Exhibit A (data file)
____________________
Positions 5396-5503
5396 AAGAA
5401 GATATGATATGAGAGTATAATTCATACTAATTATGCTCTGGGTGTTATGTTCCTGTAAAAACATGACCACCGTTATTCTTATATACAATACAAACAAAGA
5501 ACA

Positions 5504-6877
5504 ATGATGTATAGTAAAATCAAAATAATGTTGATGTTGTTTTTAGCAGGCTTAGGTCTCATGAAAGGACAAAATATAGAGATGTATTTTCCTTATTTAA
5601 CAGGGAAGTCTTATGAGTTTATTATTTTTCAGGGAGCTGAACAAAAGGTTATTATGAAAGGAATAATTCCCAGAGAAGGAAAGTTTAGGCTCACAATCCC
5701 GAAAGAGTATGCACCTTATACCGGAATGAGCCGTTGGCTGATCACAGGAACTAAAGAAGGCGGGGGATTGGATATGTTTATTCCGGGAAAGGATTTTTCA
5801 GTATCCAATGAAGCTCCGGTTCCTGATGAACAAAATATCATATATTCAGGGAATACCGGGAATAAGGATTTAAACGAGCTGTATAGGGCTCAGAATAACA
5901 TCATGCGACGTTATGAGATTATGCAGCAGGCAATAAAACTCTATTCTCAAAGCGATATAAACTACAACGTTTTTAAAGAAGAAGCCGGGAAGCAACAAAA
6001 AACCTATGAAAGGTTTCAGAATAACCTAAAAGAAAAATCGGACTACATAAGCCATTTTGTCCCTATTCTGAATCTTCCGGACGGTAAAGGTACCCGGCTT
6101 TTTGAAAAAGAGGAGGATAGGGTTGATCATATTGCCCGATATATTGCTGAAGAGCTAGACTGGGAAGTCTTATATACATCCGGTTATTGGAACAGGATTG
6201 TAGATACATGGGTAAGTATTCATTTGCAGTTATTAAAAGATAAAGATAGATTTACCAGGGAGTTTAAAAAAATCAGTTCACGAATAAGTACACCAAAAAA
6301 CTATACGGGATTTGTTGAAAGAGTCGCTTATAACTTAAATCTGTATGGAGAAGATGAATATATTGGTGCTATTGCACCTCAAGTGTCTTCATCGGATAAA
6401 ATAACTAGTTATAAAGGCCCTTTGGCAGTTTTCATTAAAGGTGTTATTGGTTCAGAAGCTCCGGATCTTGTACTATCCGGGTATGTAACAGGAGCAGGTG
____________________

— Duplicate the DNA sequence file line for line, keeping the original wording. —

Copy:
Positions 5396-5503
5396 AAGAA
5401 GATATGATATGAGAGTATAATTCATACTAATTATGCTCTGGGTGTTATGTTCCTGTAAAAACATGACCACCGTTATTCTTATATACAATACAAACAAAGA
5501 ACA

Positions 5504-6877
5504 ATGATGTATAGTAAAATCAAAATAATGTTGATGTTGTTTTTAGCAGGCTTAGGTCTCATGAAAGGACAAAATATAGAGATGTATTTTCCTTATTTAA
5601 CAGGGAAGTCTTATGAGTTTATTATTTTTCAGGGAGCTGAACAAAAGGTTATTATGAAAGGAATAATTCCCAGAGAAGGAAAGTTTAGGCTCACAATCCC
5701 GAAAGAGTATGCACCTTATACCGGAATGAGCCGTTGGCTGATCACAGGAACTAAAGAAGGCGGGGGATTGGATATGTTTATTCCGGGAAAGGATTTTTCA
5801 GTATCCAATGAAGCTCCGGTTCCTGATGAACAAAATATCATATATTCAGGGAATACCGGGAATAAGGATTTAAACGAGCTGTATAGGGCTCAGAATAACA
5901 TCATGCGACGTTATGAGATTATGCAGCAGGCAATAAAACTCTATTCTCAAAGCGATATAAACTACAACGTTTTTAAAGAAGAAGCCGGGAAGCAACAAAA
6001 AACCTATGAAAGGTTTCAGAATAACCTAAAAGAAAAATCGGACTACATAAGCCATTTTGTCCCTATTCTGAATCTTCCGGACGGTAAAGGTACCCGGCTT
6101 TTTGAAAAAGAGGAGGATAGGGTTGATCATATTGCCCGATATATTGCTGAAGAGCTAGACTGGGAAGTCTTATATACATCCGGTTATTGGAACAGGATTG
6201 TAGATACATGGGTAAGTATTCATTTGCAGTTATTAAAAGATAAAGATAGATTTACCAGGGAGTTTAAAAAAATCAGTTCACGAATAAGTACACCAAAAAA
6301 CTATACGGGATTTGTTGAAAGAGTCGCTTATAACTTAAATCTGTATGGAGAAGATGAATATATTGGTGCTATTGCACCTCAAGTGTCTTCATCGGATAAA
6401 ATAACTAGTTATAAAGGCCCTTTGGCAGTTTTCATTAAAGGTGTTATTGGTTCAGAAGCTCCGGATCTTGTACTATCCGGGTATGTAACAGGAGCAGGTG